In March 2017, the Company adopted its 2017 Stock Option/Stock Issuance Plan (the “Plan”). The Plan provides incentives to eligible employees, officers, directors and consultants in the form of incentive stock options (“ISOs”), non-qualified stock options (“NQs”), (each of which is exercisable into shares of common stock), (collectively, “Options”) or shares of common stock (“Share Grants”).
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On July 1, 2020, the Company's board of directors unanimously approved an increase in the number of shares of common stock issuable under the Plan from 250,000 to 3,000,000. On March 31, 2021, the Company’s shareholders approved the increase in the number of shares of common stock issuable under the Plan as well as any contingent grant awards under the Plan on or subsequent to July 1, 2020. On June 4, 2021, the Company registered an aggregate of 3,000,000 shares, par value $0.0001 per share, reserved for issuance under the Plan.
For all options granted prior to July 1, 2020, each option has a term of service vesting provision over a period of time as follows: 25% vest after a 12-month service period following the award, with the balance vesting in equal monthly installments over the succeeding 36 months. Options granted on or after July 1, 2020 typically vest over four years, with 25% of the grant vesting one year from the grant date, and the remainder in equal quarterly installments over the succeeding 12 quarters. All options granted to date have a stated ten-year term and, as of November 30, 2021, all options granted to date are exercisable.
Stock grants are issued at fair value, considered to be the market price on the grant date. The fair value of option awards is estimated on the grant date using the Black-Scholes stock option pricing model.
Following its adoption of ASU 2016-9, the Company elected to account for forfeitures under the Plan as they occur. Any compensation cost previously recognized for an unvested award that is forfeited because of a failure to satisfy a service condition is reversed in the period of the forfeiture.
The Company recognized approximately $408,000 and $496,000 of compensation expense for the three months ended November 30, 2021 and November 30, 2020, respectively.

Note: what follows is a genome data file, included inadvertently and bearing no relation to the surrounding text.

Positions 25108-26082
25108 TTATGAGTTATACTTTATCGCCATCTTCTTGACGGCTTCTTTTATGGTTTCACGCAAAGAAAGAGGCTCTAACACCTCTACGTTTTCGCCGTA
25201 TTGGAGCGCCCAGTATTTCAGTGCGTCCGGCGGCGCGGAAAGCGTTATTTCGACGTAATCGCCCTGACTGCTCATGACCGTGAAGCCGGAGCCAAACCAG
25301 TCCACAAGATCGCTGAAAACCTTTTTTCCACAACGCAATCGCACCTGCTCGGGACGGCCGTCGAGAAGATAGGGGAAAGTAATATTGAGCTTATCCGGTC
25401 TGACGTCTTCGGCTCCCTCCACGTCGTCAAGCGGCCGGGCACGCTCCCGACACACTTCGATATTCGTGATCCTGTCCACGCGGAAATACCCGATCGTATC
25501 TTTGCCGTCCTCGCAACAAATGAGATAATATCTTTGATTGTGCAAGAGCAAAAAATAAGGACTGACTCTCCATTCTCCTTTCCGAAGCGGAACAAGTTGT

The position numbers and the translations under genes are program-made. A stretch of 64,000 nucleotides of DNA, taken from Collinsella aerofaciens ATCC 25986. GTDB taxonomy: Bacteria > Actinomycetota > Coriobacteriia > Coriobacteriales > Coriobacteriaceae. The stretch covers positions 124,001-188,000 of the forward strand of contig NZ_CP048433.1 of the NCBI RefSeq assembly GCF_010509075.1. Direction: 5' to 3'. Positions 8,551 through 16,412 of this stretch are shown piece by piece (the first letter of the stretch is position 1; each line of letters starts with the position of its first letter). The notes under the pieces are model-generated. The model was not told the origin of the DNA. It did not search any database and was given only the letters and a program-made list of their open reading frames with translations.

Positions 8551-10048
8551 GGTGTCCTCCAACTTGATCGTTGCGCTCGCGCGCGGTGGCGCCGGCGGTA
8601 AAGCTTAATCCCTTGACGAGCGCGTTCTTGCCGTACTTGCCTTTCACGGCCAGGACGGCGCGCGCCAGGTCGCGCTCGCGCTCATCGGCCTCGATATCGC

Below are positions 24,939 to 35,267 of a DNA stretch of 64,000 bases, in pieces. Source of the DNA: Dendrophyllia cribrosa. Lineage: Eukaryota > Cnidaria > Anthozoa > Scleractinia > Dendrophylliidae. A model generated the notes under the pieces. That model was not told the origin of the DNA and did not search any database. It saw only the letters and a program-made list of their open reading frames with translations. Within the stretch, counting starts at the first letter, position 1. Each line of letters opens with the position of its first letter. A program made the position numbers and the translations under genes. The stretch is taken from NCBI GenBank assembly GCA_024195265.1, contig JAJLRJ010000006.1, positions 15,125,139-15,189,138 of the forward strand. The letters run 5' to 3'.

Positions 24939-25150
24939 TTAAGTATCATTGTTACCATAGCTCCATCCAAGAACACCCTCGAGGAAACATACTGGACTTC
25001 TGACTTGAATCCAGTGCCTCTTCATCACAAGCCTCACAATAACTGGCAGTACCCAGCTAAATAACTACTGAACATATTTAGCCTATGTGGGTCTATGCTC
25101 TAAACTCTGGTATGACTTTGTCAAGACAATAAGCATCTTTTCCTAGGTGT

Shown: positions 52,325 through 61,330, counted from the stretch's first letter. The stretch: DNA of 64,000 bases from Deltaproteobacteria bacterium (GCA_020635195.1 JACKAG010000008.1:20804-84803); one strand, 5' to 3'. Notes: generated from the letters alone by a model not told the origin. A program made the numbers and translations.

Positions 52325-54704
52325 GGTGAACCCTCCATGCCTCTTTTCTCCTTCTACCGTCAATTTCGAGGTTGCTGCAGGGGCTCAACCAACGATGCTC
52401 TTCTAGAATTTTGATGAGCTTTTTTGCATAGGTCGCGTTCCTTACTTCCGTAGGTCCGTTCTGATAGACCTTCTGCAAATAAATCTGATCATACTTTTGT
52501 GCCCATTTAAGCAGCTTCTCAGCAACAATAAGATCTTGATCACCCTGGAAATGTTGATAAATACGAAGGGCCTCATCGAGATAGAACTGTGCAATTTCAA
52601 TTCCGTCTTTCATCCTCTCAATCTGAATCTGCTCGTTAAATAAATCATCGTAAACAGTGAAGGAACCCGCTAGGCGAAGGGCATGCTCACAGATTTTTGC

The Company compensates its board members through grants of common stock for services performed. These services have been accrued within the accounts payable and other accrued liabilities on the condensed consolidated balance sheet. The Company has incurred $56,000 and $75,000 for the three months ended November 30, 2021 and November 30, 2020, respectively.

The following table summarizes option activity during the three months ended November 30, 2021:
  Options Outstanding and Exercisable
Number
of
Options
Weighted
Average
Remaining
Contractual
Life
Weighted
Average
Exercise
Price
    (In years)  
Balance Outstanding, August 31, 2021 1,776,115  8.90 $ 6.80 
Granted 105,000  9.87 1.18 
Exercised —  —  — 
Forfeited (58,125) 3.19 3.89 
Balance Outstanding at November 30, 2021 1,822,990  8.83 $ 6.41 
Balance Exercisable at November 30, 2021 1,822,990     
 
Options outstanding as of November 30, 2021 had aggregate intrinsic value of $0. 
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At November 30, 2021, the total unrecognized deferred share-based compensation expected to be recognized over the remaining weighted average vesting periods of 2.77 years for outstanding grants was $3,785,000. Option vesting activity from August 31, 2021, through November 30, 2021 was as follows:
Options Vested Number
of
Options
Weighted
Remaining
Contractual
Life
Weighted
Average
Exercise
Price
(In years)
Balance, August 31, 2021 309,257  8.63 $ 16.92 
Vested 93,001  8.85 5.65 
Exercised —  —  — 
Forfeited —  —  — 
Balance, November 30, 2021 402,258  8.70 $ 14.31 
The following table summarizes information about stock options outstanding and vested at November 30, 2021: 
  Options Outstanding Options Vested
Exercise Prices Number of
Options
Exercisable
Weighted
Average
Remaining
Contractual
Life
Weighted
Average
Exercise
Price
Number
of
Options
Weighted
Average
Remaining
Contractual
Life
Weighted
Average
Exercise
Price
    (In Years)     (In Years)  
$1.36 - 10.00
1,782,293  8.4 $ 4.27  366,810  8.9 $ 5.15 
$10.01 - $40.00
3,500  7.5 21.69  2,289  7.5 21.69 
$40.01 - $80.00
13,396  7.3 51.21  10,610  7.3 51.22 
$80.01 - $120.00
10,302  6.5 102.90  9,432  6.5 102.89 
$120.01 - $160.00
12,375  5.8 155.20  11,992  5.7 155.42 
$160.01 - $391.60
1,125  5.6 391.60  1,125  5.6 391.60 
  1,822,990  8.8 $ 6.41  402,258  8.7 $ 14.31 
 

Note 9: Related Parties

Director Compensation